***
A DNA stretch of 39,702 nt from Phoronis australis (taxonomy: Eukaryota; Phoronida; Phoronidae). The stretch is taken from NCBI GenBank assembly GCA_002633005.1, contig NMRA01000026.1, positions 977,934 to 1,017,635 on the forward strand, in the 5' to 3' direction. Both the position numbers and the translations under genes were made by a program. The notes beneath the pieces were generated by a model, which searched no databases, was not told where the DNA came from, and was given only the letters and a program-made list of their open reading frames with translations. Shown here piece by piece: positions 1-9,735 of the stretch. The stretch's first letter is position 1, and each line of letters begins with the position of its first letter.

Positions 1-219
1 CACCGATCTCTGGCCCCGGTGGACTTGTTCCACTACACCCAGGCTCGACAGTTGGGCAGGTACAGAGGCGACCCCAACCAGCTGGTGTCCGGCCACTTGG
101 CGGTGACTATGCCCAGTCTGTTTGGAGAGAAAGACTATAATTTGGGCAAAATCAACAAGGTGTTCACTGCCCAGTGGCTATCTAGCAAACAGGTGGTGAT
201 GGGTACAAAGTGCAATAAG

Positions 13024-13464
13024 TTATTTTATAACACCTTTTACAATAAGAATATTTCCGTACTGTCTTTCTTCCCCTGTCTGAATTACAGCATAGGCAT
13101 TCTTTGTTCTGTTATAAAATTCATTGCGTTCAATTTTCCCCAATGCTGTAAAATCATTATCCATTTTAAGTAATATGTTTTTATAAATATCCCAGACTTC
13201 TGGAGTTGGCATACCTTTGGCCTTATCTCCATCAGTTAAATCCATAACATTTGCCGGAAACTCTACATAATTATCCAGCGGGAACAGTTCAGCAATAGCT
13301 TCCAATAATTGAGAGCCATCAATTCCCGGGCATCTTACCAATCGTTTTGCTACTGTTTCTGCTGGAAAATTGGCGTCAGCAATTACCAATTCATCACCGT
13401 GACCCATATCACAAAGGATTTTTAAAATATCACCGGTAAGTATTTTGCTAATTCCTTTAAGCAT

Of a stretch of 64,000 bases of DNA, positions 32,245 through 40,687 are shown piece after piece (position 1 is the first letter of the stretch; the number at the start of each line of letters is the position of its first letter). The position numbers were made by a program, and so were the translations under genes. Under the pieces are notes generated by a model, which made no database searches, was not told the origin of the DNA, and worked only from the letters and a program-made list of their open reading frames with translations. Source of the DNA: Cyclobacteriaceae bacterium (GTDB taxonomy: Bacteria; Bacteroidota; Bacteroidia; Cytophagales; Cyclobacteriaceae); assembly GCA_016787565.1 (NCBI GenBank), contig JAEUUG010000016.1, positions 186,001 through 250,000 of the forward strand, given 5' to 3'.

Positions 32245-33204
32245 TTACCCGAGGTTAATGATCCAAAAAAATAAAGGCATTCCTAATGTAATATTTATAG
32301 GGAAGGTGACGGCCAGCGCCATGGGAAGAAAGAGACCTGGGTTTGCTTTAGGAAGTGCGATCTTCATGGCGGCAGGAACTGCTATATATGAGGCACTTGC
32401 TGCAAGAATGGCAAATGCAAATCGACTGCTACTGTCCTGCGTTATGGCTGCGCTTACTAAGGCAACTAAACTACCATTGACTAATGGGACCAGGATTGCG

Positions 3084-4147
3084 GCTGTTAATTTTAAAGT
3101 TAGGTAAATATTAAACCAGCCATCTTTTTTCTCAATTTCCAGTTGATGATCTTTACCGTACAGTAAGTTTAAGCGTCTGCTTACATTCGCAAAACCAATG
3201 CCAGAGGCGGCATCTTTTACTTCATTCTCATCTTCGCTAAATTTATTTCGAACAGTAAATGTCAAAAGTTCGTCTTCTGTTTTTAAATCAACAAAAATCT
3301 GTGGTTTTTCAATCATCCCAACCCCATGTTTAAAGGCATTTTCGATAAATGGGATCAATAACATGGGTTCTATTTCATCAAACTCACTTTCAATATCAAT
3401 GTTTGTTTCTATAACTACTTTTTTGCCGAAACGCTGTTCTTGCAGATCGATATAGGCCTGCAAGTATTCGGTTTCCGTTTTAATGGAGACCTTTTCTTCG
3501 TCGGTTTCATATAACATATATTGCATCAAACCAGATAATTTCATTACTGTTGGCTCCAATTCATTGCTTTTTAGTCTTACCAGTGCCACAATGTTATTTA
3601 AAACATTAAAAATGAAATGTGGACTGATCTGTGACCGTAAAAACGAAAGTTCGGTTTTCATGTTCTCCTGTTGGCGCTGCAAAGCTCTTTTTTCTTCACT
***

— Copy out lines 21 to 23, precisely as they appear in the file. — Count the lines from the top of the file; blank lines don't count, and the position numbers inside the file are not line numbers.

3301 GTGGTTTTTCAATCATCCCAACCCCATGTTTAAAGGCATTTTCGATAAATGGGATCAATAACATGGGTTCTATTTCATCAAACTCACTTTCAATATCAAT
3401 GTTTGTTTCTATAACTACTTTTTTGCCGAAACGCTGTTCTTGCAGATCGATATAGGCCTGCAAGTATTCGGTTTCCGTTTTAATGGAGACCTTTTCTTCG
3501 TCGGTTTCATATAACATATATTGCATCAAACCAGATAATTTCATTACTGTTGGCTCCAATTCATTGCTTTTTAGTCTTACCAGTGCCACAATGTTATTTA